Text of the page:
Crosstalk between tumour cells and blood vessel pericytes is central to glioblastoma malignancy
Elisabetta M. Caspani*, Philip H. Crossley, Carolina Redondo-Garcia, Salvador Martinez.
Laboratory of Experimental Embryology, Institute of Neuroscience UMH-CSIC, Alicante, Spain.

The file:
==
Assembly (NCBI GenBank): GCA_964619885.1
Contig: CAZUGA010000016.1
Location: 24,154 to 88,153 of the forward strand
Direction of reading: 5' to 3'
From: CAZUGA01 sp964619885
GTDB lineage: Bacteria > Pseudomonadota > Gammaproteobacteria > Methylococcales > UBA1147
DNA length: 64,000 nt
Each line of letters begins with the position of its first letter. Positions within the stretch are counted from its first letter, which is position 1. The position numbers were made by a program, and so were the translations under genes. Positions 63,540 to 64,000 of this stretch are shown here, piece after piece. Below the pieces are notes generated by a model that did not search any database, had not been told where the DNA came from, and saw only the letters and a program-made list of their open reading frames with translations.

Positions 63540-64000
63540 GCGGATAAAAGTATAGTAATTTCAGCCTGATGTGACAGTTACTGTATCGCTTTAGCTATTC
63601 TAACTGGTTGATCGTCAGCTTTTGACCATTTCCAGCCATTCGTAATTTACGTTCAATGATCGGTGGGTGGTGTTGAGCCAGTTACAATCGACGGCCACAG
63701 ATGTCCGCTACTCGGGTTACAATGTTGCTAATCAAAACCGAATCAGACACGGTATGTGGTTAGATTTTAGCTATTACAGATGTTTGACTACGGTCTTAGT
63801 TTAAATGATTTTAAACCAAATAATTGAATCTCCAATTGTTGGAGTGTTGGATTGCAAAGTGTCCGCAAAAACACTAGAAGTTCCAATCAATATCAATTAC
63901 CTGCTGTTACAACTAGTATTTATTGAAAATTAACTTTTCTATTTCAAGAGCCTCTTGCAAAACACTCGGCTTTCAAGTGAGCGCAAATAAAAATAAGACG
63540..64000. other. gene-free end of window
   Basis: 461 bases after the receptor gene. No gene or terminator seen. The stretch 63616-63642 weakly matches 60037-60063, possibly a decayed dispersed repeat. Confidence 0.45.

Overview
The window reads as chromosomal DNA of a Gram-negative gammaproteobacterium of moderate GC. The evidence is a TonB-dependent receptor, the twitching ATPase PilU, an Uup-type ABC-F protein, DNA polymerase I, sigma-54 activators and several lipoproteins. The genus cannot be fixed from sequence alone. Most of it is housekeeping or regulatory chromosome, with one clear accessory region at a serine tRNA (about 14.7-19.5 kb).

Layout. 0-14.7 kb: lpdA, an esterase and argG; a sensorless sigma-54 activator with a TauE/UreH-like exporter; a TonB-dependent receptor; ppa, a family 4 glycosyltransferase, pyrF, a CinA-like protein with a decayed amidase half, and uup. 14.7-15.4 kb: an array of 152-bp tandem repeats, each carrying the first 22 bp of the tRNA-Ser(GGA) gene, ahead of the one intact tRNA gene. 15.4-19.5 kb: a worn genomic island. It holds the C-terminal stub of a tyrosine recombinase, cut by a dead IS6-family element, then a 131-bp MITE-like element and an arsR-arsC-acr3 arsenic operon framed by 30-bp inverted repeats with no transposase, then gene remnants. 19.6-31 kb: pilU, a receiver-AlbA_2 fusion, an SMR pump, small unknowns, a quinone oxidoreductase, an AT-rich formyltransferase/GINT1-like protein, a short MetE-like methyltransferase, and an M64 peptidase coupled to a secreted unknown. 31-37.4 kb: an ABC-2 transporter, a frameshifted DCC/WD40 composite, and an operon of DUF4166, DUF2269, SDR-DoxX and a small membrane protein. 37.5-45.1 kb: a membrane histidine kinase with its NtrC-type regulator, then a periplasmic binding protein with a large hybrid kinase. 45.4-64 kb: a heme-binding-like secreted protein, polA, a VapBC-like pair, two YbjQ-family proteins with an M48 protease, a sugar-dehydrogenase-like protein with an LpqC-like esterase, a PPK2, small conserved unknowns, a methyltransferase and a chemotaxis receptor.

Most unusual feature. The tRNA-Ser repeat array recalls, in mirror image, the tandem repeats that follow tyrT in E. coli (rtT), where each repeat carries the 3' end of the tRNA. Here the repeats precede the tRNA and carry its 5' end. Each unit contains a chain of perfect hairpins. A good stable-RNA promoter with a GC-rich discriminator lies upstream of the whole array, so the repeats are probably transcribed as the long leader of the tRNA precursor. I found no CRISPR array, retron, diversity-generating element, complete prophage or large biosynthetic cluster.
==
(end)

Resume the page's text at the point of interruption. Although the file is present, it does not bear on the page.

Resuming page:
Cancers likely originate in progenitor zones containing stem cells and perivascular stromal cells. Brain pericytes are contractile and function normally to regulate blood vessel tone and morphology, have stem cell properties, are interconvertible with macrophages and are involved in new vessel formation during angiogenesis. Nevertheless, how pericytes contribute to brain tumour infiltration is not known. We found that GBM malignancy proceeds via specific and previously unknown interactions of tumour cells with brain pericytes of pre-existing blood vessels (co-option). Two-photon and confocal live imaging revealed that GBM cells employ novel, Cdc42-dependent and actin-based cytoplasmic extensions (flectopodia) to modify the normal contractile activity of pericytes, producing the co-option of the vessels and the expansion of the tumour margin. Remarkably, inhibiting Cdc42 function impairs vessel co-option and converts pericytes to a phagocytic/macrophage-like phenotype, thus favouring an innate immune response against the tumour. Our work, therefore, identifies for the first time a key GBM contact-dependent interaction that switches pericyte function from tumour-suppressor to tumour-promoter, indicating that GBM may harbour the seeds of its own destruction. These data support the development of therapeutic strategies directed against co-option, possibly in combination with anti-angiogenesis, which could lead to improved vascular targeting not only in glioblastoma but also for other cancers.